Punishment for contempt of court
Article 129 and 215 empower the Supreme Court and the High Courts to punish its contempt.
Accordingly, Section 12 of the Contempt of Courts Act, 1971 provides for punishment for contempt of court. It incorporates the type and extent of punishment which the courts can give for its contempt.
According to section 12 contempt may be punished either by simple imprisonment of 6 months or a fine of 2000 rupees or both. The further section makes it clear that the punishment for contempt cannot exceed the 6 month imprisonment and fine of 2000 rupees.
Thus this is the maximum punishment which the courts can give for contempt. The imprisonment should only be imposed if it is necessary to do so in the interest of justice.
In Smt. Pushpaben and another vs. Narandas V. Badiani and anothers, the Supreme Court said that the Contempt of Courts Act, 1971 confers special power on the court to impose imprisonment and the court must give a special reason with a proper application of mind while giving a sentence of imprisonment. It further said that the Sentence of a fine is the rule while imprisonment is an exception.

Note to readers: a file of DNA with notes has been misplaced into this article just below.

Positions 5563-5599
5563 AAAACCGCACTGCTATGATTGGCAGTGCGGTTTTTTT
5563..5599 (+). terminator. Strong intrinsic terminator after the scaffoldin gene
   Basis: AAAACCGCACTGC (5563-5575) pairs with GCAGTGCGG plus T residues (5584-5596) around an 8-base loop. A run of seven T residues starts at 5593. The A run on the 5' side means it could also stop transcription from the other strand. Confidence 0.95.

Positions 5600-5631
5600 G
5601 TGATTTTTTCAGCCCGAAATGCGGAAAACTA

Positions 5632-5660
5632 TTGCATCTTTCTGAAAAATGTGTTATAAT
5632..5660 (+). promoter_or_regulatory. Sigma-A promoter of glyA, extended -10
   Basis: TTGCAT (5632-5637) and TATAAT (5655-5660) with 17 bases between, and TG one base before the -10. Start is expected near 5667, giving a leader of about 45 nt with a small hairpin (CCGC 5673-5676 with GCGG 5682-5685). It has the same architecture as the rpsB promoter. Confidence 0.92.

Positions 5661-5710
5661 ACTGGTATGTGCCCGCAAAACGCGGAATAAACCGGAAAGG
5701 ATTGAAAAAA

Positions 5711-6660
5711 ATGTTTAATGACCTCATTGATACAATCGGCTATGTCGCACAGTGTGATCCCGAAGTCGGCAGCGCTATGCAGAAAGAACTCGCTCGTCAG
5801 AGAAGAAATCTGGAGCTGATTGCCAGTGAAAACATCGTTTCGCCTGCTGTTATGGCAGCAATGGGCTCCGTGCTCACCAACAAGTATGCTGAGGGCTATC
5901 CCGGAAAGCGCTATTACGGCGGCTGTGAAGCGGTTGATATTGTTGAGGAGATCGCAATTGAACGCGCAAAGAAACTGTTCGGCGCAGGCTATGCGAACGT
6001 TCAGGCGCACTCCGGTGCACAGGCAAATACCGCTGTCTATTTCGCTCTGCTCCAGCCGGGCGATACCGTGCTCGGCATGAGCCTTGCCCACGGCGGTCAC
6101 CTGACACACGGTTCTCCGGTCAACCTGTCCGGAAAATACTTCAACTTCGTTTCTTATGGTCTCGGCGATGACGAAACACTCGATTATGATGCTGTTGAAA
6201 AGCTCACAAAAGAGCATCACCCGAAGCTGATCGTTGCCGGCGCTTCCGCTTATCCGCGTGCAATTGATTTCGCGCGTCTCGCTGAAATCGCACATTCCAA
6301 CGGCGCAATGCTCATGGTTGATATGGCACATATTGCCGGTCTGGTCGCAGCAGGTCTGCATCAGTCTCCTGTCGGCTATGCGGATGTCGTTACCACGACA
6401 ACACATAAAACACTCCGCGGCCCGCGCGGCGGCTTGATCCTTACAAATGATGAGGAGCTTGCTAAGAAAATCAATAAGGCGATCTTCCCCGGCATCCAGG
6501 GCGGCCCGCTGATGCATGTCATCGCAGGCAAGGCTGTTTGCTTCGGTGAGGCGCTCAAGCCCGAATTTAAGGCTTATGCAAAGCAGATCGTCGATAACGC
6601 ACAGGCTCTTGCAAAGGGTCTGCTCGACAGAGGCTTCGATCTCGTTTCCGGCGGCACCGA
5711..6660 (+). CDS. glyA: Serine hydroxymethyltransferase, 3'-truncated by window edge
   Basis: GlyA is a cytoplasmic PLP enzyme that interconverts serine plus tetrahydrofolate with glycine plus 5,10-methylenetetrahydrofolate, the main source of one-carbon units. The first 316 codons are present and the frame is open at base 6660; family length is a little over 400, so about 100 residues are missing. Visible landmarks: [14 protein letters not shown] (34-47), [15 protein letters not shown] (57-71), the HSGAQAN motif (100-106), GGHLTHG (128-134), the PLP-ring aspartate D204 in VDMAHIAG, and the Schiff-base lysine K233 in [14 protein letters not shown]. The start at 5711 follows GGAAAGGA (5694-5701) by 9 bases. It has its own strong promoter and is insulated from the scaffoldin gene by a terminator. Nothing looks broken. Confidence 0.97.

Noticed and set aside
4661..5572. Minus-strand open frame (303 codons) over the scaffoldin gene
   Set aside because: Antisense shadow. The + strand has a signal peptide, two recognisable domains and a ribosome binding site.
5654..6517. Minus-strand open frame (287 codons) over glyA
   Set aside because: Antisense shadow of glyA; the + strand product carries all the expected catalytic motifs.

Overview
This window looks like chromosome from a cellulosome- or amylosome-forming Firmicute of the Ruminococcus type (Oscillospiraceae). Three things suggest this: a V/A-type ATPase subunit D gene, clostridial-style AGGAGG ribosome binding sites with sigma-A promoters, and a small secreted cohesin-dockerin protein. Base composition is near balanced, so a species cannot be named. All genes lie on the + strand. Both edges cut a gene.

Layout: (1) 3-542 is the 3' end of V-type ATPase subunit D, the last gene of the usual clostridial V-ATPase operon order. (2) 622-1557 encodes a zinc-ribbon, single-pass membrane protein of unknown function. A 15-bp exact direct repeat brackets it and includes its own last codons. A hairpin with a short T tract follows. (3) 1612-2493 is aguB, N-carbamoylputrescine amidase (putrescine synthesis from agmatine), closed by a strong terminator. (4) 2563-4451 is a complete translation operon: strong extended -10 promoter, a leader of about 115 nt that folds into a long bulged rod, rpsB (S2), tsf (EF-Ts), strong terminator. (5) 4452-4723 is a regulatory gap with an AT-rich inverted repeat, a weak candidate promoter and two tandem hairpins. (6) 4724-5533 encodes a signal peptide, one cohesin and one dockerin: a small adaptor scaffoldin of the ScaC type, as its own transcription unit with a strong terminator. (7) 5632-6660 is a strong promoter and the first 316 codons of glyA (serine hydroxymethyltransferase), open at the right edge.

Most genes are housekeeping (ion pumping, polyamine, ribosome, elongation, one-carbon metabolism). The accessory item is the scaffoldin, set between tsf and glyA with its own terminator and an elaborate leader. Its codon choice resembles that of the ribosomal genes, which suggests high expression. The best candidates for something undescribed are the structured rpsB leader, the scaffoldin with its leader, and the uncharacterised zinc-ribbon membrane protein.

In the Supreme Court bar association v. Union of India said that for imposing imprisonment, the contempt has to be serious enough and that it must consider the likelihood of interference with the administration of justice. Culpability of the offender and that the intention for the act of contempt is a crucial factor while considering Imprisonment as punishment for contempt.
Further, according to section 10 of the Contempt of Courts Act, 1971, the High courts have the jurisdiction and authority to punish for the contempt of courts subordinate to it as well.
Remedies against the order of punishment:
following remedies are available against the punishment order under The Contempt of Court’s Act.
The contemnor may give an apology to the court and the court may remit the punishment awarded for contempt if the court is satisfied that the apology has been with a real sense of repentance.
Contempt of Courts Act, 1971 has provided for the statutory right of an appeal against the orders of the High Court passed in the exercise of its jurisdiction to punish for the contempt of court.
Before this act, there was no statutory right of appeal but even at that time, the person punished under this act was not remediless. The High Court itself could grant the certificate under Article 134 of the Indian Constitution and where the High Court refused to grant such certificate, the Supreme Court could entertain the appeal by granting special leave under Article 136 of the Constitution of India. So, the right to appeal before 1971 was dependent on the discretion of the court.